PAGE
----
Although there have been some minor changes to the Sportster over the years, the oil change procedure for all 1986-present models is the same. This guide uses a 1998 Sportster as an example.

  1. Securing the bike in an upright position allows for easier access to the drain tube.
    • Securing the bike in an upright position allows for easier access to the drain tube.

    • Always make sure your work area is clean and you have plenty of room to work safely. Never start or run your motorcycle indoors.

    What if you forgot to add oil to the filter 1/2 way after you put it back, will it make a problem?

    humbertoc_13 - Reply

  2. Unlike most vehicles, the Harley Sportster Evolution Engine has an oil drain tube, not a plug.
    • Unlike most vehicles, the Harley Sportster Evolution Engine has an oil drain tube, not a plug.

      • This tube is attached by a house clamp to a nipple welded to the frame.

    • Loosen the house clamp with a Flathead Screwdriver. Do not remove the tube until you have your drain pan in position.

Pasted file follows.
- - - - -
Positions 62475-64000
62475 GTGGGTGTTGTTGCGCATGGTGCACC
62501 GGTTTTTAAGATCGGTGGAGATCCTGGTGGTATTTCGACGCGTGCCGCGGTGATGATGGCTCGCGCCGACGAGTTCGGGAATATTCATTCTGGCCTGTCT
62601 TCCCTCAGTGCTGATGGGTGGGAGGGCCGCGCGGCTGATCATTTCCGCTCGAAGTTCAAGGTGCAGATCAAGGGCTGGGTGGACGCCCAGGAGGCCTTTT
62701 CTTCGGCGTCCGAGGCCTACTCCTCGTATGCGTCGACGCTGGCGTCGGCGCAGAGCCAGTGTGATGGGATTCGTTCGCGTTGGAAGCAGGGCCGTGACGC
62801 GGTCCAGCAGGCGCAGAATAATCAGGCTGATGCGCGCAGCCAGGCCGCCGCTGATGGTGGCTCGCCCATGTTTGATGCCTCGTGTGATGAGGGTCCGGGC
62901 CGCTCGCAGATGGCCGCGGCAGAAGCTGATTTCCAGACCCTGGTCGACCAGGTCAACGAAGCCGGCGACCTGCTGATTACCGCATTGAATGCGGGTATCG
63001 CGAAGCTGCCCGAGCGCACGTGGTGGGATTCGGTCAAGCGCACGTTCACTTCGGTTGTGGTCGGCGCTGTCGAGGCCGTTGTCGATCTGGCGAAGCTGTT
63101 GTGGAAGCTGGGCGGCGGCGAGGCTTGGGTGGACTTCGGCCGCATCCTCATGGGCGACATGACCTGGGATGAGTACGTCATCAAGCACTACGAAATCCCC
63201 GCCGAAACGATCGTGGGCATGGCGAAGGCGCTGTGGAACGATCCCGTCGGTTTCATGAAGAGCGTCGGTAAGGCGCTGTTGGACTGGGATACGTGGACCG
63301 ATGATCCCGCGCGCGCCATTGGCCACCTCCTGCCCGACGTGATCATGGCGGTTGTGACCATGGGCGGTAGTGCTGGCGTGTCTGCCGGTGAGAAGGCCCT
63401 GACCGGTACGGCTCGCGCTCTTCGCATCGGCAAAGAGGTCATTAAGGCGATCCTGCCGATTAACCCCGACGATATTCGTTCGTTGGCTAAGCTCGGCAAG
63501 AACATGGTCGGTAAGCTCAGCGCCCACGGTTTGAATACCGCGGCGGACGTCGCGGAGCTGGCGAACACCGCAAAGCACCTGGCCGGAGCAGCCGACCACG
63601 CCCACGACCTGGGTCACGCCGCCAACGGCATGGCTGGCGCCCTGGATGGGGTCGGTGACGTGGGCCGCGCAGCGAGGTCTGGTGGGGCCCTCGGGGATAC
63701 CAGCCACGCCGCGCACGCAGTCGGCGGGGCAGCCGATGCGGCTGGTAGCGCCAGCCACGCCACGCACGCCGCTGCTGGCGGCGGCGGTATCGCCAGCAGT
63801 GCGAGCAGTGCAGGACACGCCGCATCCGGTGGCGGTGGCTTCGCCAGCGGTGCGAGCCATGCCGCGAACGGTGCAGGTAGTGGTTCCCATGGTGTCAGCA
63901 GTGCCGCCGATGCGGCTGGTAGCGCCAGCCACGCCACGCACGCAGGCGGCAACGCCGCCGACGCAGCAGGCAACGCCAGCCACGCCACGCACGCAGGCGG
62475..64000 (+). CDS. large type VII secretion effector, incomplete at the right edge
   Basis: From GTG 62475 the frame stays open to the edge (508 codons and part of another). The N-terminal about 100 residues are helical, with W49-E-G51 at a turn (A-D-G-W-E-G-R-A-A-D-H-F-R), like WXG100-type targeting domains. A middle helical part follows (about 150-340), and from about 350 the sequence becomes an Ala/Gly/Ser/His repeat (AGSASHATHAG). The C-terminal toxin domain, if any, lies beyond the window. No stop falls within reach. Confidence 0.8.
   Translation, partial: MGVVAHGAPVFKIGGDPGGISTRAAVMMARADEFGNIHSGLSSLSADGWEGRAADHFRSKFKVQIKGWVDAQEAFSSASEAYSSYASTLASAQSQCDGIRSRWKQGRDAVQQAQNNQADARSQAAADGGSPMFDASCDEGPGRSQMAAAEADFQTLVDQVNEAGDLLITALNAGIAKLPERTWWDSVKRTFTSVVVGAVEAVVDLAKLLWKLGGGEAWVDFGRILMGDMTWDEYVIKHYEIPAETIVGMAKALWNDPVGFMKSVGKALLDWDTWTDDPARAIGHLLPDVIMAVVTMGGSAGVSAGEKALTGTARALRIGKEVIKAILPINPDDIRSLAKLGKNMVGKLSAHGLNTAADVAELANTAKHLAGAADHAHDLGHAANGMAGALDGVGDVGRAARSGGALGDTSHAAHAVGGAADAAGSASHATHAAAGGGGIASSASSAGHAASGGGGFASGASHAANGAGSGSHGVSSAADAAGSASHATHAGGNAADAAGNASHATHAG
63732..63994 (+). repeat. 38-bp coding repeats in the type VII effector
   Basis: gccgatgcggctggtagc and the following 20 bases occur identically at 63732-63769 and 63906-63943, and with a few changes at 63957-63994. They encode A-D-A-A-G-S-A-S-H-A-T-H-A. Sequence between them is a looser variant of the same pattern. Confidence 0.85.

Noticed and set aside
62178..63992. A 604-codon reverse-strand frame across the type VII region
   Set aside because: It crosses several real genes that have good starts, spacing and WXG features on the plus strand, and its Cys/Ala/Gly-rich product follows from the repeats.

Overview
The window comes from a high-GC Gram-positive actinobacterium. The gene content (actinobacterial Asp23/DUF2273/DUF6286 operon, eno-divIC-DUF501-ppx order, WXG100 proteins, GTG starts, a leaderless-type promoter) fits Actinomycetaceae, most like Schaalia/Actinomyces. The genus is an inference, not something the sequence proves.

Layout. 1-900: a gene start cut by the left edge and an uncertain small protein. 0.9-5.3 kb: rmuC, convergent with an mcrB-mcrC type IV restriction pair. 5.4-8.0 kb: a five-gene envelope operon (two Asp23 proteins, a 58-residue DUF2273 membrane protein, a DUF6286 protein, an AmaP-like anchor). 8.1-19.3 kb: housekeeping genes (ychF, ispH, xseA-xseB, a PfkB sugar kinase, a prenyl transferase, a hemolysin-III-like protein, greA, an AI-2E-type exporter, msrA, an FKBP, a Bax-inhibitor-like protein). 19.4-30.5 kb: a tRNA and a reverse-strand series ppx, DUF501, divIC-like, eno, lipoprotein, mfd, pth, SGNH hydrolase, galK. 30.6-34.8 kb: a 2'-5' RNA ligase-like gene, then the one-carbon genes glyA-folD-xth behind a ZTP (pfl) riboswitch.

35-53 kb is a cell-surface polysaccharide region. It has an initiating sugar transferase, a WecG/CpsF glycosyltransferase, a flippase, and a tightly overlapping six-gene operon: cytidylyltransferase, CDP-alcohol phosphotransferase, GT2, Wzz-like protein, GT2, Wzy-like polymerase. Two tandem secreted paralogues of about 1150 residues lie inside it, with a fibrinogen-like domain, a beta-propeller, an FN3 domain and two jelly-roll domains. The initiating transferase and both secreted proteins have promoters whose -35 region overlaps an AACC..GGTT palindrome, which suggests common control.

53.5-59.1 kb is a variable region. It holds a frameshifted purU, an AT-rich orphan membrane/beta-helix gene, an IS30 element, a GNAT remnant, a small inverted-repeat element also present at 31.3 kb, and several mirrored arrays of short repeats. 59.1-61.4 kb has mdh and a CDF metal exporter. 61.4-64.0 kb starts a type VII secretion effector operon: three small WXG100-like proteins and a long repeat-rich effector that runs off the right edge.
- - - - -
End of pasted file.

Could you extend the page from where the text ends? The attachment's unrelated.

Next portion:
• Removing the cap/dipstick from your oil tank at this point may help your oil drain faster.

    • Pull the hose free from it's nipple and allow the oil to drain into your drain pan.

    • When the oil slows to a drip, replace the hose. Do not tighten the clamp yet, we will return for that later.

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    • The oil filter is located at the front of the engine, between the frame downtube and front cylinder.

    • Move the oil pan to the front of the bike, directly underneath the oil filter.

    • Remove the oil filter. This may require an oil filter wrench.

    • If you don't have an oil-catcher, the oil will run down the frame, and get on some parts of the bike. There is no easy way to prevent this, so just wipe it down when it's done dripping.

    What iz the # of the oil filter associated with the 99 sportster s xl

    magoo1 - Reply